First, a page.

Tower 42 is a 183 metres skyscraper in the City of London. It is the fifth-tallest in the fifteenth-tallest in Greater London, its original name was the National Westminster Tower, having been built to house NatWest's international headquarters. Seen from above, the shape of the tower resembles that of the NatWest logo; the tower, designed by Richard Seifert and engineered by Pell Frischmann, is located at 25 Old Broad Street in the ward of Cornhill. It was built by John Mowlem & Co between 1971 and 1980, first occupied in 1980, formally opened on 11 June 1981 by Queen Elizabeth II; the construction cost was £72 million. It is 183 metres high, which made it the tallest building in the United Kingdom until the topping out of One Canada Square at Canary Wharf in 1990, it was the tallest building. It held the status of tallest building in the City of London for 30 years, until it was surpassed by the Heron Tower in December 2009; the building today is multi-tenanted and comprises Grade A office space and restaurant facilities, with restaurants on the 24th and 42nd floors.
In 2011, it was bought by the South African businessman Nathan Kirsh for £282.5 million. The National Westminster Tower's status as the first skyscraper in the city was a coup for NatWest, but was controversial at the time, as it was a major departure from the previous restrictions on tall buildings in London; the original concept dates back to the early 1960s, predating the formation of the National Westminster Bank. The site was the headquarters of the National Provincial Bank, with offices in Old Broad Street backing onto its flagship branch at 15 Bishopsgate. Early designs envisaged a tower of 137 metres; the plan attracted opposition because of the unprecedented height of the design and because of the proposed demolition of the 19th-century bank building at 15 Bishopsgate, which dated from 1865 and was designed by architect John Gibson. Seifert, who had developed a reputation for overcoming planning objections, organised an exhibition in which he presented two alternative visions: his preferred design, a second design featuring a 500-foot tower with an "absurdly squat" second tower alongside.
Visitors overwhelmingly chose the single tower design. The final design preserved the tower's height was reduced to 183 metres. Demolition of the site commenced in 1970 and the tower was completed in 1980; the building was constructed by John Mowlem & Co around a huge concrete core from which the floors are cantilevered, giving it great strength but limiting the amount of office space available. In total, there are 47 levels above ground; the lowest cantilevered floor is in fact the fourth level above ground. The cantilevered floors are designed as three segments, or leaves, which correspond to the three chevrons of the NatWest logo when viewed in plan; the two lowest cantilevered levels are formed of a single "leaf". This pattern is repeated at the top, so that only levels 5 to 38 extend around the whole of the building; the limitations of the design were apparent—even though the building opened six years before the Big Bang, when there was a lesser requirement for large trading floors, the bank decided not to locate its foreign exchange and money market trading operation into the tower.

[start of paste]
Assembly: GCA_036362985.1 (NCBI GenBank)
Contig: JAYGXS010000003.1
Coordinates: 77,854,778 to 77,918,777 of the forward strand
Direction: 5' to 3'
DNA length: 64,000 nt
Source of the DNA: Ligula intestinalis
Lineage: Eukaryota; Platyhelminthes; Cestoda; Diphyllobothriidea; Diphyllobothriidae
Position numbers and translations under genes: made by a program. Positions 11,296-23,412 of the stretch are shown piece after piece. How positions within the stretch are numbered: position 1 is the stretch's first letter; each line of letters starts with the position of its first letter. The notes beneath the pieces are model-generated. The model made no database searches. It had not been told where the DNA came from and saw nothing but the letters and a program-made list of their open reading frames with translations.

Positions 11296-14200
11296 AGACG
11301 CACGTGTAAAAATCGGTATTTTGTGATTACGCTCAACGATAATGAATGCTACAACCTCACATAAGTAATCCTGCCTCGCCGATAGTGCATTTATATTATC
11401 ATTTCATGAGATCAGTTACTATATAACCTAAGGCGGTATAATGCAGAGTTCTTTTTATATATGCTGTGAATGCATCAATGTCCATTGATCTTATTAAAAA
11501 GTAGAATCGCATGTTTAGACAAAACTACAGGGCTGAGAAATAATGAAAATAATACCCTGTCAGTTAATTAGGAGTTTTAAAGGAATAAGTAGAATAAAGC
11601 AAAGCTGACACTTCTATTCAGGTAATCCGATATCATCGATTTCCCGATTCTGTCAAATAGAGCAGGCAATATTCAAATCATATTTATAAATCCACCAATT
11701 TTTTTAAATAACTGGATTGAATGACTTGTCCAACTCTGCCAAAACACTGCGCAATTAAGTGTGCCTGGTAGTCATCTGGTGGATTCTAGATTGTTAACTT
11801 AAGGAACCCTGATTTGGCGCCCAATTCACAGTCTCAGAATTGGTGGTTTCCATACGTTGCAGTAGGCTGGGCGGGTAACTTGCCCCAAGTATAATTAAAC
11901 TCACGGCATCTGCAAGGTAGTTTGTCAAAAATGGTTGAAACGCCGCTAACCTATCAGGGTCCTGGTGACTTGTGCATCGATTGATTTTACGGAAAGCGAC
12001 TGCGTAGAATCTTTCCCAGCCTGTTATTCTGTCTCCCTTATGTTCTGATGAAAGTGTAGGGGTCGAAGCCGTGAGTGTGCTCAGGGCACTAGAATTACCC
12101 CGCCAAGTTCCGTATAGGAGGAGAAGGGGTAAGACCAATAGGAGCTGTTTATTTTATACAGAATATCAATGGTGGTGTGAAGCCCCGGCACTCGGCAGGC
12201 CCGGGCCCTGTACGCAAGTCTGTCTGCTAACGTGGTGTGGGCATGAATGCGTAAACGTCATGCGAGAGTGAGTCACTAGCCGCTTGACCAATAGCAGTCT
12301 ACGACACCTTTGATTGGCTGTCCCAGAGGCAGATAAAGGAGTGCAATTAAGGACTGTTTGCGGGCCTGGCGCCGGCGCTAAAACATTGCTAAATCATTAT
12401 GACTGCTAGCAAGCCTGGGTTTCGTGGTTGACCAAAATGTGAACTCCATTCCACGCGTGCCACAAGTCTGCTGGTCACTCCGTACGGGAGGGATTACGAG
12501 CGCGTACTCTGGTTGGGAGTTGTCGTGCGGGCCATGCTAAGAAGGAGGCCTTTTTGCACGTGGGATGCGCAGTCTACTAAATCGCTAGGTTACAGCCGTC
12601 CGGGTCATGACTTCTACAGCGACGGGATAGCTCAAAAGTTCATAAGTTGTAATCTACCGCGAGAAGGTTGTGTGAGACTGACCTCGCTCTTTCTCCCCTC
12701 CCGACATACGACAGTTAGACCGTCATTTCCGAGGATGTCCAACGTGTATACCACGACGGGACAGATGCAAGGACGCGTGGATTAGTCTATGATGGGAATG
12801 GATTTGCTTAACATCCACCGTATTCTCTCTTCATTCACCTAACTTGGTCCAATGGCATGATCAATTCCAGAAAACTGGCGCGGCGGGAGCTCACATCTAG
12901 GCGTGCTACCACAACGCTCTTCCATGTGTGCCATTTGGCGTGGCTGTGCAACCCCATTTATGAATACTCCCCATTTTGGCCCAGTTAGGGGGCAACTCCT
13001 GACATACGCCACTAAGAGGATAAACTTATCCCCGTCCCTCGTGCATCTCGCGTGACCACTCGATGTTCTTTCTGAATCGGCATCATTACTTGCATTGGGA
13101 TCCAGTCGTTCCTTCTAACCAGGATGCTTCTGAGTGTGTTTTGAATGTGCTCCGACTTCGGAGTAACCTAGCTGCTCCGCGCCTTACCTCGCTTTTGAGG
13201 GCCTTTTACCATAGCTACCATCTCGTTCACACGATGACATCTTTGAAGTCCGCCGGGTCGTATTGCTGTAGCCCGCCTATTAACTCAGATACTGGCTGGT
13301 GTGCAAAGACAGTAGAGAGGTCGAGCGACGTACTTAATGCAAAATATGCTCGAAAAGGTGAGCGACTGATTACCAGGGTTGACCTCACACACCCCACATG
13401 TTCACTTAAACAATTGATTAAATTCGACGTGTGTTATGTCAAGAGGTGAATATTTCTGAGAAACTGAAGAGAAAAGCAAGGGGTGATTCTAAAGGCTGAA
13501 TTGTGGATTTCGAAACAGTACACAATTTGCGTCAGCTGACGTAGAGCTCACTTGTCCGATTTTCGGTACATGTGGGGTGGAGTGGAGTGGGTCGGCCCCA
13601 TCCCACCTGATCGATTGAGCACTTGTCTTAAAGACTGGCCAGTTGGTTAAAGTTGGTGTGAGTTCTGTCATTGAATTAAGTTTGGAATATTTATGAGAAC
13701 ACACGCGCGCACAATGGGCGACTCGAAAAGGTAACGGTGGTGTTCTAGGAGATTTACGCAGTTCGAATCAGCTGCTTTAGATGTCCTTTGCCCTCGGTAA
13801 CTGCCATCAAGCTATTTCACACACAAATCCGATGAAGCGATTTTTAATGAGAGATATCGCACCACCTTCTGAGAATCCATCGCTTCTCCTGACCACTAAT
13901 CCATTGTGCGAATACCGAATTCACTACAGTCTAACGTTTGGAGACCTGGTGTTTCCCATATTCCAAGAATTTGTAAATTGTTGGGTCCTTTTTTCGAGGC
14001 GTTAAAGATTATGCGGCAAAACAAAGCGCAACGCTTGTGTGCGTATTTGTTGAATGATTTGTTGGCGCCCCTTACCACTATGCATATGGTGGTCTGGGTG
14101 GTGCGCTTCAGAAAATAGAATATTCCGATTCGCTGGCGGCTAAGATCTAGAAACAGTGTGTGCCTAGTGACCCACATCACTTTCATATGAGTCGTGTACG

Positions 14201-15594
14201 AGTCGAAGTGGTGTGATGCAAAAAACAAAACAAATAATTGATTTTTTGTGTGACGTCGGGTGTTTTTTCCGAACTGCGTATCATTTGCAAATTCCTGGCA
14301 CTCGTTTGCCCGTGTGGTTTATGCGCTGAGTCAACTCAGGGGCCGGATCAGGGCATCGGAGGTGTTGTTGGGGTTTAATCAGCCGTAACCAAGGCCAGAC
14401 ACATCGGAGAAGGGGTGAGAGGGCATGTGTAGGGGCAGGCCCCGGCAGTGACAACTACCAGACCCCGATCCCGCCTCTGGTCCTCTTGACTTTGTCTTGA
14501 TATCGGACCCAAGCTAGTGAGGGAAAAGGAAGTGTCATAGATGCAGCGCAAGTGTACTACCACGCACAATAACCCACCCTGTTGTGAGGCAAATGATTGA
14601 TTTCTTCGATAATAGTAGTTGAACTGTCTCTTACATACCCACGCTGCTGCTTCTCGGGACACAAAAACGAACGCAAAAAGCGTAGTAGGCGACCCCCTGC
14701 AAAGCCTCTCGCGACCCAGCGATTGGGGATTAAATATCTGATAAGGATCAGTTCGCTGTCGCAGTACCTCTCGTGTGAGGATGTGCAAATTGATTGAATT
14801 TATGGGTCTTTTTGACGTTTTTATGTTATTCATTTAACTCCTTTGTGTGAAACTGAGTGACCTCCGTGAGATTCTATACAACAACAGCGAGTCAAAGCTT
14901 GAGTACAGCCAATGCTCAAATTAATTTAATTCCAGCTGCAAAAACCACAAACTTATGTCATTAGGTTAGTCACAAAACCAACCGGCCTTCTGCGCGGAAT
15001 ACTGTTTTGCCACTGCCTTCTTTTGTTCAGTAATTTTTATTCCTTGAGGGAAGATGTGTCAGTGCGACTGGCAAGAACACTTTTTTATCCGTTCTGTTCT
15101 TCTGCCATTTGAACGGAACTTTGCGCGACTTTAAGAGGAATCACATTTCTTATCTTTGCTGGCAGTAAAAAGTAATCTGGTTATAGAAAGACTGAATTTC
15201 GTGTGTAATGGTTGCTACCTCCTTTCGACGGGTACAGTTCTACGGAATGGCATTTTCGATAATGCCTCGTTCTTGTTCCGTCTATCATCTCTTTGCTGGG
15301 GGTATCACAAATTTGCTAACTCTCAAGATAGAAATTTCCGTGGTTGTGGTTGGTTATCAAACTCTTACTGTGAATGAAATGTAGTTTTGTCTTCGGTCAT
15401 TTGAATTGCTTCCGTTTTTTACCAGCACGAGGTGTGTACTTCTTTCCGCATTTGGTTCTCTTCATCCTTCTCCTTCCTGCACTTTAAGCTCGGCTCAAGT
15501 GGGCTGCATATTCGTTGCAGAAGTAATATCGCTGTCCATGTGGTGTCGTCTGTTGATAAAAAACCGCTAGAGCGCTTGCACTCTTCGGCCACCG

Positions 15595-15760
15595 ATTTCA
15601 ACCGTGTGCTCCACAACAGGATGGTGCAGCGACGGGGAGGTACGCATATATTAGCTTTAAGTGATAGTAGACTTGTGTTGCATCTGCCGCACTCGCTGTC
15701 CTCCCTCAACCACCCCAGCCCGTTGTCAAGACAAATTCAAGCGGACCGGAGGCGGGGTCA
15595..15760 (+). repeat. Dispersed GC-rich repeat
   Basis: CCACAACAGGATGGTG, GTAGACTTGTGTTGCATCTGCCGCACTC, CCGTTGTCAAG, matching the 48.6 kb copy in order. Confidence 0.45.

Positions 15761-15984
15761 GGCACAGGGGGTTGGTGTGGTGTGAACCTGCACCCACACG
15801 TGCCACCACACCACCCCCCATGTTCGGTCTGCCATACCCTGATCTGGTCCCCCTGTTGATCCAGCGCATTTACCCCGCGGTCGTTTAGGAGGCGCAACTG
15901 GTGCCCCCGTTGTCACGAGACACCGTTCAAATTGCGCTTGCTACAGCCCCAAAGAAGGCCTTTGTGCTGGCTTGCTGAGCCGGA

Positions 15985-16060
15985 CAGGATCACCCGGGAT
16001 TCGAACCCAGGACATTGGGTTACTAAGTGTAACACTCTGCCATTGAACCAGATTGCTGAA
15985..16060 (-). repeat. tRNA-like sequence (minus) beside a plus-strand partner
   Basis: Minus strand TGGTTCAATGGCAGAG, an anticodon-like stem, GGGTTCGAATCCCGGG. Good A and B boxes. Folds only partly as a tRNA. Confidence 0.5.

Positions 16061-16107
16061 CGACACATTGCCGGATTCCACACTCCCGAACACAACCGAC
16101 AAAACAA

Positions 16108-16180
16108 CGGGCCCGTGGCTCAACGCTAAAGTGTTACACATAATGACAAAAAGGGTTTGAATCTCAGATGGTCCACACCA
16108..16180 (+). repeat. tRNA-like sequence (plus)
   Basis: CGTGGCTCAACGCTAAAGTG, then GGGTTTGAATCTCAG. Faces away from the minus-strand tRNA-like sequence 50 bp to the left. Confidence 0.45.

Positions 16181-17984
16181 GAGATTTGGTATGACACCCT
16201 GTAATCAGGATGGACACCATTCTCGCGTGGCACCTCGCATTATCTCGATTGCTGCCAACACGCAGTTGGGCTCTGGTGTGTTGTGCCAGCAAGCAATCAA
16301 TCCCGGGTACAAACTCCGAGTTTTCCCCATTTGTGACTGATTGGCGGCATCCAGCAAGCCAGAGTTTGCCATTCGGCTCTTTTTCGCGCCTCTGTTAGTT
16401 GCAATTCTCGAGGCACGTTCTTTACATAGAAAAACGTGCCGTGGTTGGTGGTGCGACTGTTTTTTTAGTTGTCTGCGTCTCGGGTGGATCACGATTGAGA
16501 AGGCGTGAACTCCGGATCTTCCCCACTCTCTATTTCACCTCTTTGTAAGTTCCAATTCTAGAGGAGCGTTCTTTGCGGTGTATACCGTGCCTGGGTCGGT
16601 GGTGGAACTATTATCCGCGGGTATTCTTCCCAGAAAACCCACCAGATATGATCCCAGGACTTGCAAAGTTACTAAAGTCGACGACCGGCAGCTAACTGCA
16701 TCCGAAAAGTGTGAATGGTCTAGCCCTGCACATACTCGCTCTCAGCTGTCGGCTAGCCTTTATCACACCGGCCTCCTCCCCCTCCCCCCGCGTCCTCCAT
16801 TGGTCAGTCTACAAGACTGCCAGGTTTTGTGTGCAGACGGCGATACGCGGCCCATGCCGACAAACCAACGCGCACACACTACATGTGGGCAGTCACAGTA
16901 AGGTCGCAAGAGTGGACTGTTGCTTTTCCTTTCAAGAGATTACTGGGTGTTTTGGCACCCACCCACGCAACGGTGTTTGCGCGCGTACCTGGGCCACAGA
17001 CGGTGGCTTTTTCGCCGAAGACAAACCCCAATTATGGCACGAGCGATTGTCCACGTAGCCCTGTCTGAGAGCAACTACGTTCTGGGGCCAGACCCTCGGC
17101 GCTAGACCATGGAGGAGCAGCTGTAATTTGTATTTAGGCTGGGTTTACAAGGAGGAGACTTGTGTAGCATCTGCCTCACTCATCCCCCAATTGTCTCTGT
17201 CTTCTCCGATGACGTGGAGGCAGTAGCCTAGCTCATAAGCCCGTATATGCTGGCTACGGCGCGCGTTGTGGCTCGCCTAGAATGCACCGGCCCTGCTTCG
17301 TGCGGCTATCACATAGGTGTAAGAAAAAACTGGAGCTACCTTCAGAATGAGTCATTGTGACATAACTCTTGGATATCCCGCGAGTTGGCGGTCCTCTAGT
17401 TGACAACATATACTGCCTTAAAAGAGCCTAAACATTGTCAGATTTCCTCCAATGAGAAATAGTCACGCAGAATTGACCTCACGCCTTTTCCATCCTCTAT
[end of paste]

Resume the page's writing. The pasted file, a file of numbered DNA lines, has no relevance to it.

This unit remained in its existing location at 53 Threadneedle Street. Other international banking units, such as International Westminster Bank's London Branch and the Nostro Reconciliations Department remained at their locations due to lack of space in the tower. Innovative features in the design included double-decked elevators, which provide an express service between the ground/mezzanine levels and the sky lobbies at levels 23 and 24. Double-decked elevators and sky lobbies were both new to the UK at the time. Other innovative features included an internal automated "mail train" used for mail deliveries and document distribution; the tower had its own telephone exchange in one of the basement levels – this area was decorated with panoramic photographs of the London skyline, creating the illusion of being above ground. Fire suppression design features included pressurised stairwells, smoke venting and fire retardant floor barriers. However, at the time of design, fire sprinkler systems were not mandatory in the UK and so were not installed.
It was this omission, coupled with a fire in the tower during the 1996 refurbishment, that prompted the Greater London Council to amend its fire regulations and require sprinkler installations at all buildings. The cantilever is constructed to take advantage of the air rights granted to it and the neighbouring site whilst respecting the banking hall on that adjacent site, as only one building was allowed to be developed. For a time it was the tallest cantilever in the world. Following NatWest's refurbishment of the tower, the bank renamed it the International Finance Centre, in 1997; the building was subsequently acquired by Hermes Real Estate and BlackRock's UK property fund in 1998 for GB£226 million. In 2010 they put the property on the market at an expected price of GB£300 million; this would have been the largest sin
The Siege of the British Residency in Kabul was a military engagement of the Second Anglo-Afghan War. The British resident, Sir Louis Cavagnari and his escort were massacred after an 8-hour siege by mutinous Afghan troops inside their Residency in Kabul; this event triggered the second phase of the war, during which an Anglo-Indian army invaded Afghanistan and captured Kabul. During the first phase of the Second Anglo-Afghan War, British troops invaded Afghanistan, forced the Amir Sher Ali Khan to flee, he was replaced by his son Mohammad Yaqub Khan, who sued for peace. The resulting Treaty of Gandamak satisfied most British demands, including the annexation of several frontier districts, the dispatch of a British envoy to Kabul to supervise Afghan foreign relations; the political officer selected for this task was Sir Pierre Louis Napoleon Cavagnari, the son of an Italian aristocrat who had served for several years in the British colonial administration, in particular as District Commissioner of Peshawar.